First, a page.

Buying fitness equipment is only one piece of the puzzle for the public to build a healthy lifestyle -- and for the fitness retailer to gain loyal, repeat customers. Knowing how to use the equipment, continuing to use it and eating right are other key pieces.
For most fitness retailers in the United States, getting consumers to buy equipment is the thing they do best. But that leaves retailers crossing their fingers that customers will figure out an exercise program, stick to it and come back to buy more.
Lifestyle, a specialty fitness retailer in Southern England, takes the process to an entirely different level. Instead of just selling equipment or just training people, Lifestyle wraps up the whole package into a one-stop shop for health and fitness products and training.
"We supply state-of-the-art exercise equipment but are consciously and deliberately far more than a retail outlet -- we also provide a service to our clients, whether they are individuals, companies or hospitals," owner and founder Arthur Torr told SNEWS. "When we sell a piece of equipment, we ensure that the customer knows how to use it safely and in the most productive way for them personally. For those who require further support, we offer personal training programs, nutritional advice, as well as long-term encouragement in both fields."
Not only that, Lifestyle emphasizes trained staff. Torr's wife and business partner Trish has a nursing background. The company's manager is also a registered nurse with fitness certifications. Two staff members have college degrees in physical education and sports management, while another staff member has an advanced degree in nutrition. Lifestyle also pays for frequent continuing education.
"Exercise machines sold without proper instructions and advice on how to use them optimally will at best grow dusty in the closet after a couple of weeks and, at worse, could cause their user serious illness or injury," said Torr by email.
In fact, so passionate about helping people build a healthy lifestyle, the staff (which is not on commission) will actually turn down customers and send them instead to physicians to come back with a medical release to exercise.
"When a customer walks into the shop and asks, 'Which piece of equipment is right for me?' we won't answer without first making sure we fully understand their medical background, family medical history, current lifestyle, goals and what they enjoy," Torr said. "We are able to carry out blood pressure tests on site and refuse to sell equipment to anyone who we feel might be at risk from using it. If we are unsure, we ask customers to return with a doctor's certificate stating that it's safe for them to exercise using fitness equipment.
"Overall, the response has been overwhelmingly positive. Most people are profoundly grateful to find a company that puts their health before a hard sell," Torr said about turning people away. "Although of course a few do not want to be told the things they would rather not hear -- some have walked out; most have come back to become loyal clients."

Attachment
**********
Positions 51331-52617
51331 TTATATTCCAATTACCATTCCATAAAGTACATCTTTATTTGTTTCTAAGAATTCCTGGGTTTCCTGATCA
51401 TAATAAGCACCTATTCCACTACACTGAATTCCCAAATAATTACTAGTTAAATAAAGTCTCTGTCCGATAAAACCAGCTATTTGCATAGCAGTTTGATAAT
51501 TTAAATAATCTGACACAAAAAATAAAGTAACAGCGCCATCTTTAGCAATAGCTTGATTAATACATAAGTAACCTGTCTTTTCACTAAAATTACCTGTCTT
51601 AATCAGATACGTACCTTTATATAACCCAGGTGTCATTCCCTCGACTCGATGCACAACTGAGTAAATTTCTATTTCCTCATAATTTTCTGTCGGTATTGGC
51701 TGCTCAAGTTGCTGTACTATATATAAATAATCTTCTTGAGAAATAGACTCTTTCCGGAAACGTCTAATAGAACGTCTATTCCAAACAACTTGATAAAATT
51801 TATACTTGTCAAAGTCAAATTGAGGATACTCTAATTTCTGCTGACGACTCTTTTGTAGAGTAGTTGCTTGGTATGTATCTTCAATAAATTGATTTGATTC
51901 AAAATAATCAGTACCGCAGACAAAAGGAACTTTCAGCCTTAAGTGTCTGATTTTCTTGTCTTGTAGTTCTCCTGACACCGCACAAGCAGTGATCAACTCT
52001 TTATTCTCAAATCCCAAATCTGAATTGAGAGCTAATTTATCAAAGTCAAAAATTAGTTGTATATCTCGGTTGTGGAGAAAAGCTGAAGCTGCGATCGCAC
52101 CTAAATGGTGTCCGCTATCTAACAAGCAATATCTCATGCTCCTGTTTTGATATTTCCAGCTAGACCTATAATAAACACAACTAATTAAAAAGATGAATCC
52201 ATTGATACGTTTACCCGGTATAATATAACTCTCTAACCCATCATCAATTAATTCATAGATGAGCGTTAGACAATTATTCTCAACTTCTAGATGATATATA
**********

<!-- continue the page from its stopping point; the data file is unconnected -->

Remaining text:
It all began in the '80s as a sports shop with a health-food department. (The Torrs have always been advocates of eating well and taking supplements when needed.) Back then, they'd carry a few exercise bikes, but that section gradually grew until it became a specialty fitness shop first (about 80 percent of its business is in equipment and fitness training), with a small nutritional area (about 20 percent is in supplements).
But Lifestyle (www.lifestyle-fitness.co.uk) is not a discounter with its prices, but remains competitive with the marketplace, he said. The store carries Life Fitness, Tunturi, Body Solid, Concept 2, Waterrower, Trimlinie, York, Kettler, Vision, Horizon, Johnson, Marcy, Hangups, as well as accessories such as Polar monitors, and books, bands and steps.
When the staff sets up training programs, they ask all the pertinent questions about lifestyle and preferences first.
"We'll make sure that a client ends up with a routine they'll enjoy (and therefore stick to), though we are realistic and don't pretend that long-term goals can be achieved without commitment," he said. "We don't entertain fads and supposed 'quick fixes,' but instead supply ongoing support and encouragement in up-to-date methods of improving health.
"We aim to nurture the confidence and self-belief that are key steps in achieving vitality and well-being," Torr added. "After a course of personal training, clients can come back to us every few months for an updated routine to continue their progress."
Even in England, Lifestyle is an oddity, but one that attracts recommendations from hospitals, doctors and other medical professionals.
"Lifestyle has been created around the principle that it's no good working out every day if you eat junk food," Torr said, "and it's no good eating a perfectly balanced organic diet if you never move a muscle."
SNEWS View: Lifestyle has the puzzle pieces snugged together in a way that can create loyal customers who know they have a place to turn for help, especially with a staff that sticks around. How reassuring for a customer to come back and see the same faces, knowing they will also know him or her! Since fitness and health are about the whole package, we'd like to see more shops in the United States likes the Torr's Lifestyle shop -- ones that look at a person as a whole. The hardest part, as everybody by now knows, isn't making the decision to get active, or even buying the equipment -- the hardest part is having fun, knowing what to do and sticking with it. Lifestyle has it dialed. It has created a solid customer base, as well as a solid and growing business.